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1500 MN Somalis Protest Muslim Defeat

From the Minneapolis Star-Tribune:

Somali women, including Nadifa Farah, who is holding the sign, joined a demonstration Saturday at Peavey Park in Minneapolis.

Area Somalis want peace for homeland

Many of the 1,500 protesters in Minneapolis were angered that the U.S. gave tacit support for ousting of Islamists.

By Liz Fedor, Star Tribune

December 30, 2006

More than a thousand Somalis gathered in Minneapolis on Saturday to call for Ethiopian troops to withdraw immediately from Somalia.

Their protest capped a week in which transitional government troops retook Mogadishu, Somalia’s capital, with the backing of Ethiopian infantrymen.

The U.S. government "gave the green light" to Ethiopia to work in concert with the transitional federal government in Somalia, and that action was "totally wrong," said Hassan Mohamud.

He is the president of the Somali Institute for Peace and Justice in Minneapolis, which organized Saturday’s rally.

"We ask the president of the United States, Mr. Bush, and his administration to stop supporting the terrorists. Ethiopian troops are terrorists," Mohamud said to a cheering crowd.

Somali men, women and children gathered Saturday morning in Peavey Park in Minneapolis, and they carried an array of signs. Some said "No more war" and "Islam is the solution."

Lt. Rick Thomas of the Minneapolis Police Department estimated the crowd at about 1,500 people for a rally that ran for more than two hours.

Mohamud said he and other Somalis want the United States to support talks that can yield "peace and reconciliation."

Somalia has not had a stable government in 15 years, but many attendees at the rally said that the Union of Islamic Courts (UIC) had brought some peace to the country during the past six months.

When that Islamic group took over the capital in June, many people were optimistic about the future, said Omar Jamal, executive director of the Somali Justice Advocacy Center in Minneapolis.

"They brought back security," Jamal said in a telephone interview. "We were all hoping that the moderates would be able to take the lead in the organization of the UIC. But unfortunately, the radicals hijacked the process."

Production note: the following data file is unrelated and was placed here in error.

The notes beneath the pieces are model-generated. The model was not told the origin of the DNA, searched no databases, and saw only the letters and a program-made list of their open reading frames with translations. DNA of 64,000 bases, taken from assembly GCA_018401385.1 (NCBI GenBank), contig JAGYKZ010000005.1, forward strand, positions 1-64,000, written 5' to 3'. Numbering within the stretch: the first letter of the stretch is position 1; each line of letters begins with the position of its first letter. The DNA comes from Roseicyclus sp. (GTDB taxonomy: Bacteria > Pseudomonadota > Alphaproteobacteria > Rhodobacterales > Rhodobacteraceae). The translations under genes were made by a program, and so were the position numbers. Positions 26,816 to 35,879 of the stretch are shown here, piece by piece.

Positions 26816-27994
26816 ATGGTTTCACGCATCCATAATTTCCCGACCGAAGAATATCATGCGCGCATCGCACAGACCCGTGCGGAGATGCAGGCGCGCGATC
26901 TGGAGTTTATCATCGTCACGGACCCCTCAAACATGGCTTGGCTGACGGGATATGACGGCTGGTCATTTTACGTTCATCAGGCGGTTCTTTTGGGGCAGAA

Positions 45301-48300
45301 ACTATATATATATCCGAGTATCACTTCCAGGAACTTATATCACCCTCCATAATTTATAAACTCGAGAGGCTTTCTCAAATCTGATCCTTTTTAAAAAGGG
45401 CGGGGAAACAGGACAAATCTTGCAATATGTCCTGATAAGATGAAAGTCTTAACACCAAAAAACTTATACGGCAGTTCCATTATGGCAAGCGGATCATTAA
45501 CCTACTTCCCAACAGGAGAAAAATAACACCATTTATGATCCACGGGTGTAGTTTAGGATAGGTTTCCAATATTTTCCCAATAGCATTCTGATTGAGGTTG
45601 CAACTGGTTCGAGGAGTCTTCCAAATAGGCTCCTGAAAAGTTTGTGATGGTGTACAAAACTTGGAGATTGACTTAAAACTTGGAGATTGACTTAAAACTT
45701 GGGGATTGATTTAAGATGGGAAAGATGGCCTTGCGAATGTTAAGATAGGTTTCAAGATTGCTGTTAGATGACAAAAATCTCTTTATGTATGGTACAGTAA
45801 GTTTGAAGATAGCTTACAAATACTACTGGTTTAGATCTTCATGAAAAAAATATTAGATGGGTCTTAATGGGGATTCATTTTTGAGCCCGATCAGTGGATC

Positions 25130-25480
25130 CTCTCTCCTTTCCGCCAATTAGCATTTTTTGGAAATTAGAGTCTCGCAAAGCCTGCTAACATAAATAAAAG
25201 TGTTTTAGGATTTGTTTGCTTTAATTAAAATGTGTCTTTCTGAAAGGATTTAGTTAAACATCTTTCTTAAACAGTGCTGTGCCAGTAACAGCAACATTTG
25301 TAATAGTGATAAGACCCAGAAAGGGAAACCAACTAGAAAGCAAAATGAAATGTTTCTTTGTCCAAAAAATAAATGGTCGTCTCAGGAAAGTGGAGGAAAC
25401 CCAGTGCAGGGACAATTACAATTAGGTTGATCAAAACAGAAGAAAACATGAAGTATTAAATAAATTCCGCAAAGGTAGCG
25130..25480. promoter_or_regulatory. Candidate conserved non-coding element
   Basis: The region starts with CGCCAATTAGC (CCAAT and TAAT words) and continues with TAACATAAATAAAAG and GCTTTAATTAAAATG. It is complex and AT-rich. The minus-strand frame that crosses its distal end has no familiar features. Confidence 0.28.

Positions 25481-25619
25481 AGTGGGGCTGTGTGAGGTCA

Jamal said the large Somali community in Minnesota "is divided," adding that many local Somalis supported the overthrow of the Islamists over the past few days.

Jamal said he attended the rally as an observer.

While leaders in the Somali community differ over the best political course of action to take for Somalia’s future, many Somalis yearn for a less violent, more stable environment that can better serve the people in Somalia.

Sadia Egal, 23, said she had been planning to visit her parents in Somalia in January. But the recent military actions prompted her to postpone the trip. She is fearful that her teenage brothers in Somalia could be killed in revenge slayings. "My dad asked them to stop going to school," she said, so they could stay home and avoid being targets for violence.

Egal, who lives in north Minneapolis, has not returned to Somalia since she left the country with her aunt when she was 12 years old. She works as a parking attendant and interpreter and has been saving her money for six months to pay for her plane ticket.

Abdullahi Hassan, a small-business owner from Eden Prairie, said, "What brought me here [to the rally] is our country is under occupation by foreign forces." He said the United States should support a process that would allow highly educated Somalis to find solutions to stabilize the country and build hospitals and schools that will serve the people.

A member of the Somali Institute for Peace and Justice, Abdul Mohamed of Minneapolis, said the military advances last week by Ethiopian troops created "one of the worst moments in Somali history."

Mohamed disagrees with U.S. policy in Somalia, which he said is driven by "Islamophobia."

Reports in the New York Times and other news organizations characterized the United States as giving tacit approval to Ethiopia’s military actions.

U.S. Sen. Norm Coleman, R-Minn., has been heavily involved in working with the Minnesota-based Somali community, said Coleman spokesman Luke Friedrich.

"Clearly, there are many different factions concerned with the future of Somalia, and thus many different voices," Friedrich said Saturday. "In the end, it is in Somalia’s interest and America’s interest for the country to establish a democratic, secure and functional government — one where human rights are protected and terrorists cannot get a foothold."

We should send these people back to Somalia poste haste so that they can do something about this outrage.

(What the hell is going on in Minnesota?)

This article was posted by Steve on Sunday, December 31st, 2006. Comments are currently closed.

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